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David Bowie, tech visionary, predicted social media's rise

Kim S. Nash | Jan. 13, 2016
In 1999, the pop star was predicting the success of music downloads and ripping wearables.

I couldn't wait for the day to put up my own site. Virgin Records worked with me in 1995 to do it. But that was really a puff site.

People will want to keep the village aspect of the Net. We're banking on that. We're not sitting there counting eyeballs at BowieNet.

About a year ago, I realized there were so many fan sites on me -- 200 or so. I discussed the idea of integrating them somehow and that evolved into a sort of quirky portal; an individualized portal that revolves around me and music. There's no advertising: We want absolute freedom.

The chaos factor is a very important part of the Net. The most attractive thing is its decentralized nature. Despite what people say about Microsoft and all that, there's no real way it can actually be monopolized, and there never will be. Certain companies will try to eat up everything, but it's not going to happen. There will always be so many cowboys out there to keep it alive.

Someone said it's almost like having 1,000 books on your floor and not knowing where to start. That's how I live. That's how I think! The Internet really is a technology model of how I think. It thrives on its own chaos. It's willing to change its mind overnight, combine things that shouldn't be bedfellows. I see it as a brother.

The Net will become more and more exploratory, reducing itself into many, many smaller and informal units. Portals will emerge and dissolve with regularity. Corporate brand-name [Internet providers] will lose their flavor. People will want to keep the village aspect of the Net. We're banking on that. We're not sitting there counting eyeballs at BowieNet.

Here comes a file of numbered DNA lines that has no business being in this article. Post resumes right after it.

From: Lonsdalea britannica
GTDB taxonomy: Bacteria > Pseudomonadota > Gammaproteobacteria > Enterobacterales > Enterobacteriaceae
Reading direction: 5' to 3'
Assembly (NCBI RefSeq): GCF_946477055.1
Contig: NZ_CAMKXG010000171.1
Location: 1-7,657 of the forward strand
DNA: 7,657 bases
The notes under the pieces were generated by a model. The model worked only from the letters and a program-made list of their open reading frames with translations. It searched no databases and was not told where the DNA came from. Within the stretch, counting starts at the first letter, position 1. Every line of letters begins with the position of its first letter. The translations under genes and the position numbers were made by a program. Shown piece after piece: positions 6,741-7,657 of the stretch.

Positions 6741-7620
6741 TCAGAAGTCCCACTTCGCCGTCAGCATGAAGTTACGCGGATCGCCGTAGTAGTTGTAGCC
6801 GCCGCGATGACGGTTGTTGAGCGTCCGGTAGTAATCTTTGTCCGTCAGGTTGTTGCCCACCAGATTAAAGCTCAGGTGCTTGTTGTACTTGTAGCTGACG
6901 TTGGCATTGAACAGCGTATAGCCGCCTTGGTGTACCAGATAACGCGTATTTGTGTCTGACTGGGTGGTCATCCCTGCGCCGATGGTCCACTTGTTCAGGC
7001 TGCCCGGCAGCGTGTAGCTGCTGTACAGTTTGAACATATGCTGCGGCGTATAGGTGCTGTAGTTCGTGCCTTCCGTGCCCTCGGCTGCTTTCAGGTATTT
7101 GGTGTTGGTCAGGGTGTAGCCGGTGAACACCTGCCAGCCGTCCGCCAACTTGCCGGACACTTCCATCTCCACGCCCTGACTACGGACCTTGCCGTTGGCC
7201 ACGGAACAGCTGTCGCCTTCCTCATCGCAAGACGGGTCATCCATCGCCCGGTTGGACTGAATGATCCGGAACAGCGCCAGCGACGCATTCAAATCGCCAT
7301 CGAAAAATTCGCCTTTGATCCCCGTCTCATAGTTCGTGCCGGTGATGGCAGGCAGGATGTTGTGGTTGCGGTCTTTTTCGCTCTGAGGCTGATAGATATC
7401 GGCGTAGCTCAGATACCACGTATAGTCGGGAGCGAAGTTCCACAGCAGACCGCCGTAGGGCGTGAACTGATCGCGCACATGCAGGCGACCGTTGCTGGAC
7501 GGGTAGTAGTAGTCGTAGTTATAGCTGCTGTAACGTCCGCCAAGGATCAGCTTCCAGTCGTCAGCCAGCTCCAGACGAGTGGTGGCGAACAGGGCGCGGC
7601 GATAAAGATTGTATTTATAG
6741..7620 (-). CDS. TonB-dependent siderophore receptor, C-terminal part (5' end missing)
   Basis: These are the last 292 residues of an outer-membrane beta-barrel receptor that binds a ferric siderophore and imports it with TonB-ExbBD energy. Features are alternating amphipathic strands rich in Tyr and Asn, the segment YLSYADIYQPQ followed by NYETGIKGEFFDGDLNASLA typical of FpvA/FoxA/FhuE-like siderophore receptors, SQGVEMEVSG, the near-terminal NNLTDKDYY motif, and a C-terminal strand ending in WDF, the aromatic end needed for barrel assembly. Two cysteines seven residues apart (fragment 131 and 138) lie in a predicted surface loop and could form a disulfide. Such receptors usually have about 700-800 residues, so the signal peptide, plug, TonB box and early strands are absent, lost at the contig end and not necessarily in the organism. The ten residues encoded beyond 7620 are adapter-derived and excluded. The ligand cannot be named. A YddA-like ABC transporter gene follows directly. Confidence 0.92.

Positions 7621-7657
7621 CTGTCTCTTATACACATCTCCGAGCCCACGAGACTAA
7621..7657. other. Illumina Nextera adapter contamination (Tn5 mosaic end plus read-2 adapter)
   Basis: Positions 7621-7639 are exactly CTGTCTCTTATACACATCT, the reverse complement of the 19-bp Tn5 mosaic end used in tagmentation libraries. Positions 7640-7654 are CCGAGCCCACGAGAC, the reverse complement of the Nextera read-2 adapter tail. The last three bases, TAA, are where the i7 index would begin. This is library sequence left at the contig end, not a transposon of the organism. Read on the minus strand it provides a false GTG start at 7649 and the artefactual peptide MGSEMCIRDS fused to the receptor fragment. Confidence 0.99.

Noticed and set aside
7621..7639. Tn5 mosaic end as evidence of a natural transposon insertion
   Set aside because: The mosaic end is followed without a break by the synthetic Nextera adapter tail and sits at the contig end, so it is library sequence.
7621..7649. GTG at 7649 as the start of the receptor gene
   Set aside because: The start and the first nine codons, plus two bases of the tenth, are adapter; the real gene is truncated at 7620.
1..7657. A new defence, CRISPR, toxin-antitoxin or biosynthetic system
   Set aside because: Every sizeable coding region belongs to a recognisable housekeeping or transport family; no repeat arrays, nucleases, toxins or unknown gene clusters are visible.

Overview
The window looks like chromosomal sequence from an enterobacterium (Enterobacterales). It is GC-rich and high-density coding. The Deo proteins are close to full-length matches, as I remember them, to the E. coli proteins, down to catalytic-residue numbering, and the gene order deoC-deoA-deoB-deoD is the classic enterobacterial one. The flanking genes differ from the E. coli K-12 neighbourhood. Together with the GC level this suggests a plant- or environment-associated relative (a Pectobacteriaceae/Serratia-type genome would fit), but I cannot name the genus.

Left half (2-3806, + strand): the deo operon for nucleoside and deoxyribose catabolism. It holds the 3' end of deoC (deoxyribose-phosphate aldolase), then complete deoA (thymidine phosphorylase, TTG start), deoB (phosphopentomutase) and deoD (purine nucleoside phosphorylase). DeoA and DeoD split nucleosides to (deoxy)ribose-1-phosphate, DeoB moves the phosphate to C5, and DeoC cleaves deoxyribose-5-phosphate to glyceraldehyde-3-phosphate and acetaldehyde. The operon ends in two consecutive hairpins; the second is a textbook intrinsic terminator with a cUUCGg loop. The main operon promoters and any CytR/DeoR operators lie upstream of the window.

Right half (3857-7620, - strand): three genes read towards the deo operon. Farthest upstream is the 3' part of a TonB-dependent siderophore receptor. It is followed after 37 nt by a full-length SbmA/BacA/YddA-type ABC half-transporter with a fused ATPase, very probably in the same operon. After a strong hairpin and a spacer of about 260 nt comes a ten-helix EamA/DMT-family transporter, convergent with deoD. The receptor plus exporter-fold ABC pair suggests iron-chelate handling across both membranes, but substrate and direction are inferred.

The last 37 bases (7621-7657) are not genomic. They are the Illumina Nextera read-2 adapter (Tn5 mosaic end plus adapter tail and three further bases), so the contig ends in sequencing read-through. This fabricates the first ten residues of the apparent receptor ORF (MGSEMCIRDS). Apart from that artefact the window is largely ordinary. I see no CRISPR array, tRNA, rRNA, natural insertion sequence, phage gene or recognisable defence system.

What's missing and will not be corrected in 10 years is the ubiquity of the television. Television is in everybody's home, and that isn't going to happen with the Internet. Maybe we'll get to 50%. This produces a technology version of haves and have-nots. Information is gold, there's that. But also schools that have the Net will have higher scores than those that don't. And that gulf will only widen. That's rather disheartening.

People ask me about the distribution of music over the Internet. My heart says one thing, and my wallet says another. Once everyone has his own CD-burning machine, you will put together the album of your dreams. That's what I'd like to do: Go to a heavyweight blues category and take down a particular track by Robert Johnson or John Lee Hooker. I'd be quite willing to pay per track.

The record corporations are just like King Harold, sitting there on the beach, on this throne, trying to order the sea back. They don't stand a chance. The industry isn't going to come crashing down, but [custom albums online] will be integrated into a new way of selling. They will not be able to stop this. There are too many little independent companies keen to do real online downloading. They will become so popular that, by force, corporations will have to capitulate. When there's a dollar in it, watch their knees bend.

 

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